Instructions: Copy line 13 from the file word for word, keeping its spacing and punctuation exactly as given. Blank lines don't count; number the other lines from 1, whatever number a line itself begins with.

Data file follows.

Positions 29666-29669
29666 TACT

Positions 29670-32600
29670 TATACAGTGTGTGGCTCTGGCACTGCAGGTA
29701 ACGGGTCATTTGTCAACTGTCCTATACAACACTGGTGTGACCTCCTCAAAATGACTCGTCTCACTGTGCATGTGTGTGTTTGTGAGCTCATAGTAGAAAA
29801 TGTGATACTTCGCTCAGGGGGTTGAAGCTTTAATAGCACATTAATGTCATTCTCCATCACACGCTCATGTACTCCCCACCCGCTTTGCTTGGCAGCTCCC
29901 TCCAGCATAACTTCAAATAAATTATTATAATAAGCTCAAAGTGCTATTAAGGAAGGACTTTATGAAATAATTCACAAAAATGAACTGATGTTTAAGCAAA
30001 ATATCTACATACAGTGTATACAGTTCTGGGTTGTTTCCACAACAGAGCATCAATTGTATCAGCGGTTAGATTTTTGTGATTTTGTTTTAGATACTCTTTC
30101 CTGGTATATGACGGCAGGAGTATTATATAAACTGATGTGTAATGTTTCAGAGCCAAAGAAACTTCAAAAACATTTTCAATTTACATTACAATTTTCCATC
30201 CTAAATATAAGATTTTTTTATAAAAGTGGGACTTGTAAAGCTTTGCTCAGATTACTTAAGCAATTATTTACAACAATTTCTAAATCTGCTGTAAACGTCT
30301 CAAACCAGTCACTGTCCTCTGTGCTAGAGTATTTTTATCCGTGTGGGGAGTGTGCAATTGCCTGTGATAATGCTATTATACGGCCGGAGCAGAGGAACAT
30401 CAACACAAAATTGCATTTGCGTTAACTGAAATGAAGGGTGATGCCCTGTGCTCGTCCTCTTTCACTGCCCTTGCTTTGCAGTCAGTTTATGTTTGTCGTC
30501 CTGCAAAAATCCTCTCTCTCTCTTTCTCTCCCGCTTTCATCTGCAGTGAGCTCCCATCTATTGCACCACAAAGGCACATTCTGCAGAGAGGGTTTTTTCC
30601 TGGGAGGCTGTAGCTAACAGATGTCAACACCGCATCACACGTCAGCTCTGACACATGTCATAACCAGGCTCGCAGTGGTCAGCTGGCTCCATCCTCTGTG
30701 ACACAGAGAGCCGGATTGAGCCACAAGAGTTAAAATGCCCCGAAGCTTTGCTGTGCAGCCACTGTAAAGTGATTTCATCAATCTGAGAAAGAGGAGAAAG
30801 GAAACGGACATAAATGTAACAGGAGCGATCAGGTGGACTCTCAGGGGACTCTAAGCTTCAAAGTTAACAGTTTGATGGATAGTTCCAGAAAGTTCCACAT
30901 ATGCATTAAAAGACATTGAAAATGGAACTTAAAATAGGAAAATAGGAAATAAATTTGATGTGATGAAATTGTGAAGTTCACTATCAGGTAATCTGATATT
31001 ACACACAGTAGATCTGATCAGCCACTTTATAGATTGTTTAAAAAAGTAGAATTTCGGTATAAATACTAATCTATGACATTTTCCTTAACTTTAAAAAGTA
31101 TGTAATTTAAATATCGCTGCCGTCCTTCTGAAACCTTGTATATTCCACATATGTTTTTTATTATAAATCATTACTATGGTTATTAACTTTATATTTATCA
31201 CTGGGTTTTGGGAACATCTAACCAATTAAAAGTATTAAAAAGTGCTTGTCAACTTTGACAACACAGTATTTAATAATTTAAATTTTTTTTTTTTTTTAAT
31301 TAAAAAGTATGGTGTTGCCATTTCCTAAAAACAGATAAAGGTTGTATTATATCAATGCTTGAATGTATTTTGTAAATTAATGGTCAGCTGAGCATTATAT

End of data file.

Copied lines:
30501 CTGCAAAAATCCTCTCTCTCTCTTTCTCTCCCGCTTTCATCTGCAGTGAGCTCCCATCTATTGCACCACAAAGGCACATTCTGCAGAGAGGGTTTTTTCC